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Iris douglasiana

  • Common Name
    Pacific Coast Iris
  • CA Native
    California Native
  • Plant Type
    Perennial
  • Size
    18" - 36" x 15" - 24"
  • Flower Color
    Blue, purple, White, Maroon, Yellow
  • Bloom Time
    • Spring
  • Leaves
    Green, Strap-Leaves
  • Evergreen
    Evergreen
  • Deer Resistant
    N / A
  • Wildlife Value
    • Bees
  • Growth Rate
    Fast
  • Hardiness
    Hardy
  • Adverse Growth Factors
    None
  • Special Features
    • Good Under Oaks
    • Low Maintenance
    • Showy Flowers
  • Water Use
    • Drought Tolerant
    • Low
  • Soil pH
    5.5-6.4 (acid)
  • Exposure
    • Partial Shade
    • Shade
  • Soil Type
    Not Particular
  • Drainage
    Good Drainage
  • Description and Cultural Plant Tips

    There are 11 species of native Pacific Coast Irises (PCI), one of which is I. douglasiana. I. douglasiana has been been successfully hybridized with other PCI in Ca., Washington and Oregon to produce stunning flowers of varying colors that can grow up to 1.5 feet tall. The collection of hybrids are often called Pacific Coast Hybids in the nurseries.

    In nature, they are found  in meadows and woodlands near the coast and do best in a mild, maritime climate. In gardens near the coast they will tolerate full sun, however, inland it is best to plant them in light shade during the hottest part of the day. While PCI's can grow in a whide range of soils, they prefer a slightly acidic (pH 5.5 - 6.5) soil to which considerable peat or humus has been added. Feeding should be done in the spring using a balanced slow release camellia/azalea fertilizer. Water once or twice a month in the summer once PCI is established. Mulching is recommended to conserve water in the root zone. They do tend to look a little ratty if no water is applied in the summer.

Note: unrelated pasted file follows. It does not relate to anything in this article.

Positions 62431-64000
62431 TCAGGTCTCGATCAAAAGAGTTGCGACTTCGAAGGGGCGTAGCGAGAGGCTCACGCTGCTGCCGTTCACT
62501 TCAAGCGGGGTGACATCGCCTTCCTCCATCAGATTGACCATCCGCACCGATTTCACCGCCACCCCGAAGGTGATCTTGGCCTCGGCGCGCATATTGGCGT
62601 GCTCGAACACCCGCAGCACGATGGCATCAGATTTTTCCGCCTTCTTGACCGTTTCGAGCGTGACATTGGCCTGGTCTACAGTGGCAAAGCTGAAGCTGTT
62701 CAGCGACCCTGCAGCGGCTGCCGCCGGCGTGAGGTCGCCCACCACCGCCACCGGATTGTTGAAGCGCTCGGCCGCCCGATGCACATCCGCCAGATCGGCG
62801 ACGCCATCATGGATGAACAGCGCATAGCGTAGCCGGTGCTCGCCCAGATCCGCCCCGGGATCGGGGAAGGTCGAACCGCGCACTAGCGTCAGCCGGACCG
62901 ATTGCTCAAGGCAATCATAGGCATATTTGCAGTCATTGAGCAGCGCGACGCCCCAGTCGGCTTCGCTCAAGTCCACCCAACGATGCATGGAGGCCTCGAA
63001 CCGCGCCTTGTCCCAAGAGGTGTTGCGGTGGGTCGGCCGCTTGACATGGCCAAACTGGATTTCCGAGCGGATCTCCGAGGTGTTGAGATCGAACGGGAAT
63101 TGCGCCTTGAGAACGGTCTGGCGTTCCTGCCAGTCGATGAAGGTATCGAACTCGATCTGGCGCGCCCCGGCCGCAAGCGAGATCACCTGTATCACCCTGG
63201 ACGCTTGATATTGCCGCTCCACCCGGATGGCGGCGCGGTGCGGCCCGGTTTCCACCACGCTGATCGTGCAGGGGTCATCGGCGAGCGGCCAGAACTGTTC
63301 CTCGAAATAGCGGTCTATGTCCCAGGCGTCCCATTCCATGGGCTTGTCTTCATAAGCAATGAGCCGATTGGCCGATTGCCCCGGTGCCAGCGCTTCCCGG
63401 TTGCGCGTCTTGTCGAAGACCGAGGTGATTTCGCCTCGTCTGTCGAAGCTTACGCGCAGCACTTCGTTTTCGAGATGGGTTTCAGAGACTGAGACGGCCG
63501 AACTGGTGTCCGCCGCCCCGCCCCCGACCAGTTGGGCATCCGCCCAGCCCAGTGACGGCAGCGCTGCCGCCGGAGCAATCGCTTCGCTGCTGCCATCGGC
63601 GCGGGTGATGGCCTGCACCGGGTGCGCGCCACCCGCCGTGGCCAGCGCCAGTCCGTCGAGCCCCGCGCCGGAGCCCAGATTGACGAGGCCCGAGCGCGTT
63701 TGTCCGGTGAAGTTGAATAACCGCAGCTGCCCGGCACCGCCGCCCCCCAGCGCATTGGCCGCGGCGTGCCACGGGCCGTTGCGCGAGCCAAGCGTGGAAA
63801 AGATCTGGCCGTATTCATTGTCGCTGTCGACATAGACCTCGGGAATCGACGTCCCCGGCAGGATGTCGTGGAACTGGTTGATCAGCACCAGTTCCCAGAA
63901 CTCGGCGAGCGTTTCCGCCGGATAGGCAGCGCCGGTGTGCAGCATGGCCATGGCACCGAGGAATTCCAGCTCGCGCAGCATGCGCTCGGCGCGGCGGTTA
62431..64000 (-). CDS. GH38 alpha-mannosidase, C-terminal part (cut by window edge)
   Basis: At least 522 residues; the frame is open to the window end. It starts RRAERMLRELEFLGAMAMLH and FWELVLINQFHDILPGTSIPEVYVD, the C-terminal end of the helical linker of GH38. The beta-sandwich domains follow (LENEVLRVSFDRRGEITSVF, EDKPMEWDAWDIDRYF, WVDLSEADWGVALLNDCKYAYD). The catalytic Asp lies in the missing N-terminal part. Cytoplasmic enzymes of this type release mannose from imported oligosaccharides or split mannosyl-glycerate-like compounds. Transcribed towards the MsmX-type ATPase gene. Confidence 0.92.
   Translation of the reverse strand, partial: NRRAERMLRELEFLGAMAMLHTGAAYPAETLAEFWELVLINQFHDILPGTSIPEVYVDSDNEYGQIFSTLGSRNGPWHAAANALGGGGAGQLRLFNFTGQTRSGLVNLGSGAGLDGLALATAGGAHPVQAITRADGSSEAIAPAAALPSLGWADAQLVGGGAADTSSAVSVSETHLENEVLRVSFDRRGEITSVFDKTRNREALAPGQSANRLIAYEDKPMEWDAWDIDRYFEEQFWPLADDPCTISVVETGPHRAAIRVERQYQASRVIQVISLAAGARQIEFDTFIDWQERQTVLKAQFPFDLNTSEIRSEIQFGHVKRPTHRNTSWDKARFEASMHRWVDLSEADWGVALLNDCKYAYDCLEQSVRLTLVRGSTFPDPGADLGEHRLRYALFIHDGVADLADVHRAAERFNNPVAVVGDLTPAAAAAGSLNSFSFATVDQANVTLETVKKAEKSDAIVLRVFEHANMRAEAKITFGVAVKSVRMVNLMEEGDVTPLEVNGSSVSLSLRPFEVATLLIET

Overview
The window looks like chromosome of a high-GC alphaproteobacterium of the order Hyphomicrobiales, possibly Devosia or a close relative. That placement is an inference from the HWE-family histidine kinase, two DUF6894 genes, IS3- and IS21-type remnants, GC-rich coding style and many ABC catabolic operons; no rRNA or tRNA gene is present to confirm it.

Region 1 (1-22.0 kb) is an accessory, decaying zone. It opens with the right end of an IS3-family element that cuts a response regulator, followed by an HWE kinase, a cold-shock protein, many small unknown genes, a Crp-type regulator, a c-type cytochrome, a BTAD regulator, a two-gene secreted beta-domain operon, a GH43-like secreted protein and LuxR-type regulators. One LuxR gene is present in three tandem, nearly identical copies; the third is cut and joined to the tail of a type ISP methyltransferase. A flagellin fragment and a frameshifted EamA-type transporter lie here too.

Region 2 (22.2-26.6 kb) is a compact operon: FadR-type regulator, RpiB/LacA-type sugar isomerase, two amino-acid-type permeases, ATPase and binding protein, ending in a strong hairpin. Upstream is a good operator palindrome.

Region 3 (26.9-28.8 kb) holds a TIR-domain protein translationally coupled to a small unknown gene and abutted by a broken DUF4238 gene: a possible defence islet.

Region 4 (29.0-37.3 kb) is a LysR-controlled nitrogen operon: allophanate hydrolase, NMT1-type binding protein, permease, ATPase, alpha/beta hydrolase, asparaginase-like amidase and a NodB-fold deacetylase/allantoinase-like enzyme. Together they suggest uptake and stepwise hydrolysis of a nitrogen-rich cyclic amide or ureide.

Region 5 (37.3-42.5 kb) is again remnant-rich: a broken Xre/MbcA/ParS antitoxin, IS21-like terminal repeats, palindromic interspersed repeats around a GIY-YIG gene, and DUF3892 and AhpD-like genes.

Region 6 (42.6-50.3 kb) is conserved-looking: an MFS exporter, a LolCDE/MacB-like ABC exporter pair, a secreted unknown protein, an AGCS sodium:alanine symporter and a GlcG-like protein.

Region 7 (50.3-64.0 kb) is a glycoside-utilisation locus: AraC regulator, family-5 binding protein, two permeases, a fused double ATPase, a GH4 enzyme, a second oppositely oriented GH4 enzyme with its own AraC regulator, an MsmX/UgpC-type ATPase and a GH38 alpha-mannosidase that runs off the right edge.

PCI's resent being divided so it is best to let them grow undisturbed for a few years. When the clumps get large enough (2 -3 years) they can be transplanted successfully when their roots are actively growing in the late fall (after rain) or early spring. Check the roots to see if they are white and plump before you transplant. It is vital to keep roots moist when you are lifting and dividing them. Water immediately after transplanting  keeping moist until established.

    PCI's have few pests or diseases. However, if planted in areas with poor drainage, PCI's can develop rhizome rot and fungal or viral diseases. They can also be attached by aphids, slugs and snails.

  • Master Gardener Comments

    These irises do very well under oak trees inland since they do not require much water in the summer. I plant them with other natives such as Shooting Stars and Hounds Tongue for a pretty spring display.

  • Varietals

    I. douglasiana 'Amiuuita' - blue bi-tone with a purple single spot

    I. douglasiana ' Canyon Snow' - white

    I. douglasiana 'Harland Hand' - purple, long-blooming season

    I. douglasiana 'Mendocino Banner' - white with purple veins